At this moment of writing I am a computer science student. I enjoy computers and art. Animation is a perfect combination of those things. I am a self taught 3D animator, when I found Modo (a 3D application by Foundry) I was instantly amazed. The power of animation for a single user is something I thought was impposible. Like many applications it takes practice and patience to study and learn every aspect of 3D. What made me want to use Modo over other 3D applications was it’s design and approach to 3D.
The greatest part of working in 3D is the tutorials and documentation available out there. I find that every artist, programmer, and user that uses a 3D application contributes to the world something that does’nt exist.
That is what a community is all about, that is where content grows. If it were not for those users there would be not much information on what we do. For 3D applicaitons the community is a big part of working in a 3D application.
Everyone needs a little help at some point or another. Pixel Fondue is one place that provides an incredible amount of information in a compact video. It’s quick and time efficient which is what alot of videos lack today.
Having to sit through hours upon hours of videos just to digest the learning material of something you don’t know. When it’s that extensive you also have to review the material and write your own notes.
Videos are the best way to learn something in 3D, afterall we are creators in a 3D application. The downside of videos is the time involved compared to documentation or reading a blog post.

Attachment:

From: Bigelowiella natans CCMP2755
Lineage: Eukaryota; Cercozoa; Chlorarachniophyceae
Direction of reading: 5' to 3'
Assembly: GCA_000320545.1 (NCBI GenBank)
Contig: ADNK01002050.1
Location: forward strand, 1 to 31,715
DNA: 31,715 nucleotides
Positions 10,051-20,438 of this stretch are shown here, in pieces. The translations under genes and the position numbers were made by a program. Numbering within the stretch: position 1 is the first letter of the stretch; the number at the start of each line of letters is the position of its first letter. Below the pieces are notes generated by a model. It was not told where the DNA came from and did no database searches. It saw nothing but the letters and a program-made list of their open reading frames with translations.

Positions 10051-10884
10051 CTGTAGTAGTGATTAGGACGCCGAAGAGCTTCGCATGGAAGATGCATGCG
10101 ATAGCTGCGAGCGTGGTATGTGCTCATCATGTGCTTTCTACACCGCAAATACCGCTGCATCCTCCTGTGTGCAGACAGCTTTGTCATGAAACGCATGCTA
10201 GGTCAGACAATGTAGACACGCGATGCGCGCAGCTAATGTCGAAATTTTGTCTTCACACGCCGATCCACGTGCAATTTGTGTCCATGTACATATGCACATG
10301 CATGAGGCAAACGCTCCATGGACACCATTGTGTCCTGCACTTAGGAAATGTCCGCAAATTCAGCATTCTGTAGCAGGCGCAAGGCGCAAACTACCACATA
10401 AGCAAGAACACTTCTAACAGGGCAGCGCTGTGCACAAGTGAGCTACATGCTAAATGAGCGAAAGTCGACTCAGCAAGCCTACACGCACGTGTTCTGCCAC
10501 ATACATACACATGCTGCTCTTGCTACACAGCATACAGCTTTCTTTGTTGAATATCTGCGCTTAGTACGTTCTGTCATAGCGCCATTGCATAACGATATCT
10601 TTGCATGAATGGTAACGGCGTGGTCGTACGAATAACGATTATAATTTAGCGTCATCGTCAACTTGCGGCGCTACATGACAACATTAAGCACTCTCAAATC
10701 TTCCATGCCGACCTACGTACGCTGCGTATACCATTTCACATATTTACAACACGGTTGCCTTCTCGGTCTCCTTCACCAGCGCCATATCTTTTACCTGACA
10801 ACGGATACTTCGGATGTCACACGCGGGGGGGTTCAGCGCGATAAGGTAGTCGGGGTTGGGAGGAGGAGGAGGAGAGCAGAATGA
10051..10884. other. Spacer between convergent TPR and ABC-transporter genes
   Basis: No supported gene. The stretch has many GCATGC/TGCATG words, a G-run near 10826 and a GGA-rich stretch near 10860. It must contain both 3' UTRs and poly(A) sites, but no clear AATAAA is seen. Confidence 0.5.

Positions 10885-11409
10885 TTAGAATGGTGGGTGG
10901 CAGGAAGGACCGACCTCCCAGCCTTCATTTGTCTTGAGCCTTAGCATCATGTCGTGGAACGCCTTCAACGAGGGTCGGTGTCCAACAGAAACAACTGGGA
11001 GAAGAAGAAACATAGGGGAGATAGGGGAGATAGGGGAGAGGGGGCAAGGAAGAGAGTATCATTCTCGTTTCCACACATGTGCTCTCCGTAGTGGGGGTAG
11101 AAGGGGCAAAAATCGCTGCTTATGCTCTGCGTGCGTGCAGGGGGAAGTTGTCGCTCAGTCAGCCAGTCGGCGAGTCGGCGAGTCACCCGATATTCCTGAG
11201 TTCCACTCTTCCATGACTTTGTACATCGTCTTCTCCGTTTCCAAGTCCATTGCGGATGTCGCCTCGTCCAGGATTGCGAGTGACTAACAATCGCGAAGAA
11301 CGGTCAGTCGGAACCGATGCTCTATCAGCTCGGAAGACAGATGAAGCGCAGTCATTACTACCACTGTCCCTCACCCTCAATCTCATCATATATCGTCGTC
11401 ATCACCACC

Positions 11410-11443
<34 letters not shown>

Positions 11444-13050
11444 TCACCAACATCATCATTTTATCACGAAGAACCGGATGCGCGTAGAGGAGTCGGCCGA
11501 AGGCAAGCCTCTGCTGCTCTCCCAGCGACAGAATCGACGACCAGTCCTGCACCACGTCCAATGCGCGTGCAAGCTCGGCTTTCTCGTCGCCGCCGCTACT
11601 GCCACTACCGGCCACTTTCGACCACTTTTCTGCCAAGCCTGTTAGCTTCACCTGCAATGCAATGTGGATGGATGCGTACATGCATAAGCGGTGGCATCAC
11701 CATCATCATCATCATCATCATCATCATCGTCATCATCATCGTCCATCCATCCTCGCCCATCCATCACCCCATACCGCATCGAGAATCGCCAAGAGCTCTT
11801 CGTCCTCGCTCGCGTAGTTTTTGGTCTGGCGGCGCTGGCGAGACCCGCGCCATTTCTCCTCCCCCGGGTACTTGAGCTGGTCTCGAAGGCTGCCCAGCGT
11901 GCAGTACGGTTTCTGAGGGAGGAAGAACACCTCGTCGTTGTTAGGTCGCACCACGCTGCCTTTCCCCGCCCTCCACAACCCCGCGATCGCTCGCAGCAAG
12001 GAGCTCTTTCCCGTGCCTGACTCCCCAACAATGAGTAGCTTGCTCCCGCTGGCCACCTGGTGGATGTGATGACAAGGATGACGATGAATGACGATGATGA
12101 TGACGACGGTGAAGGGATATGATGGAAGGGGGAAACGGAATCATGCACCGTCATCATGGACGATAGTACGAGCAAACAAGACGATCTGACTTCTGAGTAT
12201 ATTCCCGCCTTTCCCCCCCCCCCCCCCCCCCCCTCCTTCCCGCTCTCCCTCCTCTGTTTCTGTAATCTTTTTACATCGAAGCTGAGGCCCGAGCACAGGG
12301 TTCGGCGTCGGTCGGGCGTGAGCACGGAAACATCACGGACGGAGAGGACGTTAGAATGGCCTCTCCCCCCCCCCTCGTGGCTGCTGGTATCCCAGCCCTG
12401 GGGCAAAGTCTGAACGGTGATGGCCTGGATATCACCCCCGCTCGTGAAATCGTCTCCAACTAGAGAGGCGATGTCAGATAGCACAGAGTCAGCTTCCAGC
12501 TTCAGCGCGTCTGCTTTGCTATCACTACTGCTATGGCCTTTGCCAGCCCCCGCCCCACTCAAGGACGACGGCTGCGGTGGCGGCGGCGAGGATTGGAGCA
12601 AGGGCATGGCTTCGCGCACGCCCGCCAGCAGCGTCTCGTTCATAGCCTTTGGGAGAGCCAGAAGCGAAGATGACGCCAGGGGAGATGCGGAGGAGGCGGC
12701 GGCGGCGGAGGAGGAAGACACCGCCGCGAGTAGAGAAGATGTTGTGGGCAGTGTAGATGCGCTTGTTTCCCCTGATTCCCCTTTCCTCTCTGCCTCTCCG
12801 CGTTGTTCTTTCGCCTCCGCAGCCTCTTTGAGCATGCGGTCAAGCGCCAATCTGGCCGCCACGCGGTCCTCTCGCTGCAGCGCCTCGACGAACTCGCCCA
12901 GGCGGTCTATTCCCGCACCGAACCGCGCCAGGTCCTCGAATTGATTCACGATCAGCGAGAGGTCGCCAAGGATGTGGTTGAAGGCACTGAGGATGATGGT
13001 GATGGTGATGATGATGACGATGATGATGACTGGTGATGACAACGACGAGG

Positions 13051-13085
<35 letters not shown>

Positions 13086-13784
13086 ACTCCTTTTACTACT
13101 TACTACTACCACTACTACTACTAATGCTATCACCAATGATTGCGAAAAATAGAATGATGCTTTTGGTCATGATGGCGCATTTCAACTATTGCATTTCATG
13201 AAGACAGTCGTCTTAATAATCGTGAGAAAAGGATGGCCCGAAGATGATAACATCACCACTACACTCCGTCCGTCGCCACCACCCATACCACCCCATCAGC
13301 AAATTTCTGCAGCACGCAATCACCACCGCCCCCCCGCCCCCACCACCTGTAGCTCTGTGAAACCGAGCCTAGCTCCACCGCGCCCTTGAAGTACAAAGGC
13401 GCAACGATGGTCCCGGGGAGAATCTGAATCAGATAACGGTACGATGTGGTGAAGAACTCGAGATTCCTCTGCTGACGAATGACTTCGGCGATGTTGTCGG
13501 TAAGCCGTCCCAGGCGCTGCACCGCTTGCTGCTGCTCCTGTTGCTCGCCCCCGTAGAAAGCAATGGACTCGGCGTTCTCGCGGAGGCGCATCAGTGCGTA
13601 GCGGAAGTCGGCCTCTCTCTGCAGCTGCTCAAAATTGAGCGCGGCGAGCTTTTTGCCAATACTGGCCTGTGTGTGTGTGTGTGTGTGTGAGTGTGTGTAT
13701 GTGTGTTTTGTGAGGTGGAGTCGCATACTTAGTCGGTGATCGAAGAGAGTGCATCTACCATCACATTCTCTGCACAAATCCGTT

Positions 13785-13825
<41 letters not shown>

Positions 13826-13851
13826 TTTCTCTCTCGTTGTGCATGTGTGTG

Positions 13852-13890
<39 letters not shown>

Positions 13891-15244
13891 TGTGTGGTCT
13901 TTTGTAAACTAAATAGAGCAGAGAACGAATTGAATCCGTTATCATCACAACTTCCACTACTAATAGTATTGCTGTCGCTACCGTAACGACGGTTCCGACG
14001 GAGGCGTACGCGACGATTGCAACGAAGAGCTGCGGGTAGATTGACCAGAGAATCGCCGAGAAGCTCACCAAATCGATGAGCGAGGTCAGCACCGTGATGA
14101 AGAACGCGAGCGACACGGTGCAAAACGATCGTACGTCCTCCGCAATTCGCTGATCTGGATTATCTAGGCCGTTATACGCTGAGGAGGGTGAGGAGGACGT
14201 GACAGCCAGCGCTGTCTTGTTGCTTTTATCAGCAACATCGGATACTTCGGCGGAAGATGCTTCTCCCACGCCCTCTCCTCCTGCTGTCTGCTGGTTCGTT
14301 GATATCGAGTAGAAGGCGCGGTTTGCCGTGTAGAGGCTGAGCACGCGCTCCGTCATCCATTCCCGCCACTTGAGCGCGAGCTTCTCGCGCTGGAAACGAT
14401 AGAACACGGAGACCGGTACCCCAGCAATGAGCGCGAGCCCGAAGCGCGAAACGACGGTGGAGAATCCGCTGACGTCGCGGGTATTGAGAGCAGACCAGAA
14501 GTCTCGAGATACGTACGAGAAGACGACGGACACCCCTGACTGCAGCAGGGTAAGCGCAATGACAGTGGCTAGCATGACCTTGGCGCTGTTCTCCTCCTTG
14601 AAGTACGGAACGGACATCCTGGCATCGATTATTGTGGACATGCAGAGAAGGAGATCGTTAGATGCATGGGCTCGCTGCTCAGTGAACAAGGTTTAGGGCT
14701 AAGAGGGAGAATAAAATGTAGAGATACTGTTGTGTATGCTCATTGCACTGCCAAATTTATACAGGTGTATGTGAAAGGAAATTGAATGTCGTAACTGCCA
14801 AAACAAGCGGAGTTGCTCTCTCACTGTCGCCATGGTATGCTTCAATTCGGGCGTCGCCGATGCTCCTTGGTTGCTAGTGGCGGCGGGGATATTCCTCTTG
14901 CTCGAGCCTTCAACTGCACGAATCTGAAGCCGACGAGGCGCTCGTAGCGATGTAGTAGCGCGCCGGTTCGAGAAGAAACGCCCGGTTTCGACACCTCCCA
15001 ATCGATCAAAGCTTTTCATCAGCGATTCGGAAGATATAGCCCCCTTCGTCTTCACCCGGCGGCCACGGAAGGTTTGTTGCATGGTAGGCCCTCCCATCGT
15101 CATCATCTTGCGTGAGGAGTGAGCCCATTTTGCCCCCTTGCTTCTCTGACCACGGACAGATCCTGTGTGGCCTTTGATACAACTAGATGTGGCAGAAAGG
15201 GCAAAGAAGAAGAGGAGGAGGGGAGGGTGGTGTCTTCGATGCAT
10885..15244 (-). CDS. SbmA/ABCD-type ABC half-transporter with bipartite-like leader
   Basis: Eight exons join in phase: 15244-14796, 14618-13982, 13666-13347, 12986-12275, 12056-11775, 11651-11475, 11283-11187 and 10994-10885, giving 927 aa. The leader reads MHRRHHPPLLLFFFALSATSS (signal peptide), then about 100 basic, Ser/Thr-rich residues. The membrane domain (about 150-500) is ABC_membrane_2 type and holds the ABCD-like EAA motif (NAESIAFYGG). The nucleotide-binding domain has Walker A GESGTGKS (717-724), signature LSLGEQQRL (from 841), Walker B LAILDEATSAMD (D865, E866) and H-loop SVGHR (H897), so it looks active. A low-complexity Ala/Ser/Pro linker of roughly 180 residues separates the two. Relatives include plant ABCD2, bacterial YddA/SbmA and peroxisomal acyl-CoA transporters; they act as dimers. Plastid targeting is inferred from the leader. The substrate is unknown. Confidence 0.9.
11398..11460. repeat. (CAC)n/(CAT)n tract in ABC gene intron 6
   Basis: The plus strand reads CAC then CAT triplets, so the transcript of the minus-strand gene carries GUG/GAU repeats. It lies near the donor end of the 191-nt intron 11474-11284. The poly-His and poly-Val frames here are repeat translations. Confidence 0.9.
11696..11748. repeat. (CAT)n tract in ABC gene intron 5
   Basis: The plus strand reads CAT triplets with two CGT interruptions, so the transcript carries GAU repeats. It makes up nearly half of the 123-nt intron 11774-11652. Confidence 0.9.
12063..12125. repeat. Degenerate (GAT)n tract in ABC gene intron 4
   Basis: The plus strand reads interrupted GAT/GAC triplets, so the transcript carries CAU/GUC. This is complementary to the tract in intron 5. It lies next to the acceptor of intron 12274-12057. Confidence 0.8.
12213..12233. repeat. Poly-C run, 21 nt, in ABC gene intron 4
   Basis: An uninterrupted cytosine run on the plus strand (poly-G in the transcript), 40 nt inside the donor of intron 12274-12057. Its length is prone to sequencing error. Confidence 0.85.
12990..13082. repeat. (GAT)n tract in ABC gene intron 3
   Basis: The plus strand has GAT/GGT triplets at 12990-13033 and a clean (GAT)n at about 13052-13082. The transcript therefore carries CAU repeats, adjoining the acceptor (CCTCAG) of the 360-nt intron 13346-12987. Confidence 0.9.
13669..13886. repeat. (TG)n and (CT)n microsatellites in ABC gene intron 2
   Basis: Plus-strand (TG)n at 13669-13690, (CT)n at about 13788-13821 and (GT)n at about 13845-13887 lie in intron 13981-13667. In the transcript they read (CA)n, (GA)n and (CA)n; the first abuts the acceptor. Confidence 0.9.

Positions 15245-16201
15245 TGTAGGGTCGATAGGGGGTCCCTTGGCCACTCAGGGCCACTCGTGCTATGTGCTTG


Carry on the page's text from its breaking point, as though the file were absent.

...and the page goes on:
If you needed to reference something quickly you don’t want to skip through an hour long video. A solution I have found to this small problem is a hybrid of documentation and tutorials.
When it comes to writing notes and studying 3D I find that plain text simply is’nt enough. So I wrote an entire tutorial in a hybrid documentation and tutorial medium.
Laika, Pixar, Disney, Frederator, Tim Burton and many have been an inspiration. What drew me to it was the traditional side of animation. Stop motion animation in films such as Coraline and Kubo. Creating things with your hands. Since then computers have made things much faster but stop motion animation films have proved they are on par as far as quality. With render engines trying to replicate real life as much as possible. You can’t render anything better than real life, but technology has proved otherwise with filters, effects and non-realistic rendering.
Who came before?
If you don’t know him, Mdot Strange is a one man animation studio. Hes had several feature films, music albums, and has done quite a bit in his time. He’s always busy making something or working on something. His talks provide a lot of information you wouldn’t know otherwise about film unless you made one yourself. He also touches on whether film making or animation is a good career path for you. From what I gathered the answer to that question is “You don’t know”. You don’t know whether you’re going to be good at film making, You don’t know whether you’re going to be good at music, you can’t know beforehand. So the question is always ‘Should I invest in this?’. You have to do it yourself. If you don’t do it you will never know. It’s like standing at the edge of a pool because the water is too cold to go in. There’s always that thought that maybe your’e missing out on a lot, but if you’re not made for it then it’s a good idea you decided to stay.